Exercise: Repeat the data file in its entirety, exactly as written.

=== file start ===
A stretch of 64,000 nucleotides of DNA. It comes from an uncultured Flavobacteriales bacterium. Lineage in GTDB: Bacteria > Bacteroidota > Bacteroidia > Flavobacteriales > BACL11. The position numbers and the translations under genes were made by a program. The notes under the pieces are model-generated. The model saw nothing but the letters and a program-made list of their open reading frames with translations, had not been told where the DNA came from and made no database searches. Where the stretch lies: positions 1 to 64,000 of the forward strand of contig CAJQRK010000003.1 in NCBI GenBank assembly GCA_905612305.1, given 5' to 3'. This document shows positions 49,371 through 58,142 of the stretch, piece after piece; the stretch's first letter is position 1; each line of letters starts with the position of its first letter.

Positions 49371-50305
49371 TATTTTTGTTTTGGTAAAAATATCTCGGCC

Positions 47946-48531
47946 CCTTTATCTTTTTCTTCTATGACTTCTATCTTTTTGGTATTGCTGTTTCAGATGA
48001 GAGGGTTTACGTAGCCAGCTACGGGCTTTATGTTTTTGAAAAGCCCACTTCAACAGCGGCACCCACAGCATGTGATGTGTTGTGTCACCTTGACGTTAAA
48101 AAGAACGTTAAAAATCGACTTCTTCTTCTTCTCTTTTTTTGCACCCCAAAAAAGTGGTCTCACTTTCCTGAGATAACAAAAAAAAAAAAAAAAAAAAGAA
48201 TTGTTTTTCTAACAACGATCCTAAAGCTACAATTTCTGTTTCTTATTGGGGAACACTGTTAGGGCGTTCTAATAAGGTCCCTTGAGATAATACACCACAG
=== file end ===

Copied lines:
A stretch of 64,000 nucleotides of DNA. It comes from an uncultured Flavobacteriales bacterium. Lineage in GTDB: Bacteria > Bacteroidota > Bacteroidia > Flavobacteriales > BACL11. The position numbers and the translations under genes were made by a program. The notes under the pieces are model-generated. The model saw nothing but the letters and a program-made list of their open reading frames with translations, had not been told where the DNA came from and made no database searches. Where the stretch lies: positions 1 to 64,000 of the forward strand of contig CAJQRK010000003.1 in NCBI GenBank assembly GCA_905612305.1, given 5' to 3'. This document shows positions 49,371 through 58,142 of the stretch, piece after piece; the stretch's first letter is position 1; each line of letters starts with the position of its first letter.

Positions 49371-50305
49371 TATTTTTGTTTTGGTAAAAATATCTCGGCC

Positions 47946-48531
47946 CCTTTATCTTTTTCTTCTATGACTTCTATCTTTTTGGTATTGCTGTTTCAGATGA
48001 GAGGGTTTACGTAGCCAGCTACGGGCTTTATGTTTTTGAAAAGCCCACTTCAACAGCGGCACCCACAGCATGTGATGTGTTGTGTCACCTTGACGTTAAA
48101 AAGAACGTTAAAAATCGACTTCTTCTTCTTCTCTTTTTTTGCACCCCAAAAAAGTGGTCTCACTTTCCTGAGATAACAAAAAAAAAAAAAAAAAAAAGAA
48201 TTGTTTTTCTAACAACGATCCTAAAGCTACAATTTCTGTTTCTTATTGGGGAACACTGTTAGGGCGTTCTAATAAGGTCCCTTGAGATAATACACCACAG